US Navy Submarine Fleet To Be Overtaken by China Before 2030
The U.S. Navy has a larger submarine force than China. 68 submarines compared to an estimated 66. This makes the U.S. Navy the second largest submarine force in the world, after North Korea. Our estimate for North Korea is 71 subs, although they are barely comparable to the other countries on the list. So China is currently third, and Russia forth with 64. These are the four big players in terms of fleet size. Exact numbers are open to interpretation, but this order is generally agreed.
The next ten years could see a major shift in the rankings however. Based on current plans and projections, the U.S. and China will trade places by 2030.
By then the Chinese Navy, known as the PLAN (People’s liberation army Navy) may have around 10 more submarines than America. This will make the PLAN the largest submarine force in the world, surpassing even North Korea (who anyway are projected to fall).
A report to Congress on the annual long-range Plan for Construction of Naval Vessels lays out the U.S. Navy’s submarine force over the next 30 years. The plan is to build more submarines, increasing the rate to three a year for the Virginia Class. This will grow the force from 70 in 2022 to 92 in 2051. However, there will be a dip in numbers before it rises again as older boats will be decommissioned quicker than new ones can be built. The low-point will be between 2025 and 2030. This is also when China’s investment in new construction facilities is expected to pay off.
One category of boat which the U.S. Navy will lose completely before 2030 is the cruise missile submarine (SSGN). The four Ohio Class SSGN conversions will be decommissioned in 2026/7. The Ohios are the heaviest conventionally-armed submarines afloat. They will be partially replaced by the Virginia Class Block-V boats which will carry more cruise missiles than current versions.
Estimates of the PLAN’s submarine force vary. The figure of 76 in 2030 comes from a March 18 2020 US government report on China Naval Modernization. Given China’s significant investment in infrastructure this growth is easily accepted. China has expanded the Bohai shipyard where its nuclear submarines are built. New classes of both attack submarines and ballistic missile submarines are expected to emerge soon. In fact the first signs of new submarines have already been observed.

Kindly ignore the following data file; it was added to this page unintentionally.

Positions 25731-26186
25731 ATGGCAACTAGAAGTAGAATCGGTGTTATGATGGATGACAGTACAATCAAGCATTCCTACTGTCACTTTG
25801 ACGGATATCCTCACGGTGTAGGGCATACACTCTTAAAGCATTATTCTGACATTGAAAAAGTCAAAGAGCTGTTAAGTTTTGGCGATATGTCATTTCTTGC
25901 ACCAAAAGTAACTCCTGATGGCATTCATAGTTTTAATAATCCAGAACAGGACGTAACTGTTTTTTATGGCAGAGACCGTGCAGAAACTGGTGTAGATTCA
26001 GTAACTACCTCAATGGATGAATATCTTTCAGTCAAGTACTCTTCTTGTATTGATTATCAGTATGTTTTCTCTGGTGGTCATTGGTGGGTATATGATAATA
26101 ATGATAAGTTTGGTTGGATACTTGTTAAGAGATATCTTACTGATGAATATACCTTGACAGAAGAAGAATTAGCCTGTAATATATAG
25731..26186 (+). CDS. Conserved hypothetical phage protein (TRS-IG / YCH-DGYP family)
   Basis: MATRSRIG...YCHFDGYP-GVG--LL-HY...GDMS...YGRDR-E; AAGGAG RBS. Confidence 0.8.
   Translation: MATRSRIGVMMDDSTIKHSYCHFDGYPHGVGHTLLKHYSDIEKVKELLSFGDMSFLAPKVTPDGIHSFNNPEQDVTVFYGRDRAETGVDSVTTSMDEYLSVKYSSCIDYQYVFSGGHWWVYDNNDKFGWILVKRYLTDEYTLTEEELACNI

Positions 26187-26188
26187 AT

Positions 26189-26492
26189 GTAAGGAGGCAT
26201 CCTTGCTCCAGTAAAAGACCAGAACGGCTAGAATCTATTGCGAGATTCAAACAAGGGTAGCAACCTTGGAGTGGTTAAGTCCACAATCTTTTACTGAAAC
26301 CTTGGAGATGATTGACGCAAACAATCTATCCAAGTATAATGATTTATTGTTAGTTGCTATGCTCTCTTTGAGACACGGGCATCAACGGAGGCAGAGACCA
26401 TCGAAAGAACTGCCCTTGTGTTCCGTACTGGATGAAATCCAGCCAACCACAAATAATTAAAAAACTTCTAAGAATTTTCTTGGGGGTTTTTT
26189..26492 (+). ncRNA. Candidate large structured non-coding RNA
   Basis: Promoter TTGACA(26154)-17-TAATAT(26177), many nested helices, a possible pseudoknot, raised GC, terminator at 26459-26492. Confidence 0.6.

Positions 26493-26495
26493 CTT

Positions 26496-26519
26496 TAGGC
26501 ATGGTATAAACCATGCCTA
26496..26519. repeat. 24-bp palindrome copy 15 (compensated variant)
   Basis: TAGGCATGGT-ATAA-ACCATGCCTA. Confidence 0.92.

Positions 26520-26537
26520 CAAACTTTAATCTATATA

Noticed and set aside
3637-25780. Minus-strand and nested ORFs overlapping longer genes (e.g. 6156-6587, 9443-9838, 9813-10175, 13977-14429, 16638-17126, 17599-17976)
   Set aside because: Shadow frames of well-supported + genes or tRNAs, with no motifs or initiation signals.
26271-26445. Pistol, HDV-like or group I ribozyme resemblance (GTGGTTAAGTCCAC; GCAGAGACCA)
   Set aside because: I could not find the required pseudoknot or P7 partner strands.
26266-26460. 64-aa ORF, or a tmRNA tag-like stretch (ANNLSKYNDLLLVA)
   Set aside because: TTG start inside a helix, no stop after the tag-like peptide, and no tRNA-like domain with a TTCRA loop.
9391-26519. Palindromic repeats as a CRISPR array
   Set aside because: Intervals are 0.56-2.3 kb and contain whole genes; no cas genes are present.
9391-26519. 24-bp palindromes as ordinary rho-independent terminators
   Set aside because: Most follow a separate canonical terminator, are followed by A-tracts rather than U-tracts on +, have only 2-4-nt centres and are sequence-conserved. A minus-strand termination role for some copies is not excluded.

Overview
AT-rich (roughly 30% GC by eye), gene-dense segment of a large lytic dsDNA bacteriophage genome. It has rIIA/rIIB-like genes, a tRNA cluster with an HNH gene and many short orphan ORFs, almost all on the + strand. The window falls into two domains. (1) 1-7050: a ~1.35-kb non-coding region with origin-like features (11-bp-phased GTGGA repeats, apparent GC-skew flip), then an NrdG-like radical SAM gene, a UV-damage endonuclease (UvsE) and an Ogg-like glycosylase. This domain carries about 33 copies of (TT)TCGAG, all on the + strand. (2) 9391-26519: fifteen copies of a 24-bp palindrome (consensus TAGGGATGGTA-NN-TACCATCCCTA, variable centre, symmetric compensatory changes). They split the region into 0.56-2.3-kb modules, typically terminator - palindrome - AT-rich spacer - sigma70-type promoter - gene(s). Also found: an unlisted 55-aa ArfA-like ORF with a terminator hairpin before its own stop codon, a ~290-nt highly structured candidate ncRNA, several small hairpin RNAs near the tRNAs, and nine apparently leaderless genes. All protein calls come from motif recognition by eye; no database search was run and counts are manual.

Many of China’s submarines are diesel-electric. These boats are smaller and shorter ranged than the U.S. Navy’s all-nuclear fleet. But this may make them better suited to some operations, for example in the shallow waters off the Chinese coast. It also makes them cheaper and easier to produce. The latest models, the Type-039A Yuan class, have air-independent power (AIP).
China has recently moved a major non-nuclear submarine construction facility out of Wuhan. The new site is further down the river at the Shuangliu yard. This is is larger and more discrete. It may allow an increased rate of submarine construction, although some of the boats will be for export to Pakistan and Thailand.
The U.S. Navy’s decrease in submarines will be partly made up by a new category of underwater vehicle which the U.S. Navy. Extra-large Uncrewed Underwater Vehicles (XLUUVs) will perform some of the missions currently done by crewed submarines. The U.S. Navy is currently leading the charge with these and should receive the first four Orca XLUUVs by 2025. Their compact dimensions and relative expendability may make them particularly potent in littorals.
It is difficult to project whether the PLAN will follow the U.S. Navy’s lead with XLUUVs. It seems entirely possible, and they have developed large displacement UUVs (one category smaller). There is insufficient open source intelligence on a Chinese XLUUV program however.
The combat potential of a submarine fleet is not based on numbers alone. The quality of the boats, their weapons and their crews all come into play. And the U.S. Navy is widely seen as far ahead of the PLAN today. But quantity has a quality all of its own. And the U.S. force is much more spread out than China’s, also facing an increasingly assertive Russian Navy submarine fleet. And no submarine, however dated, can be written off as not a threat.
Source: Naval News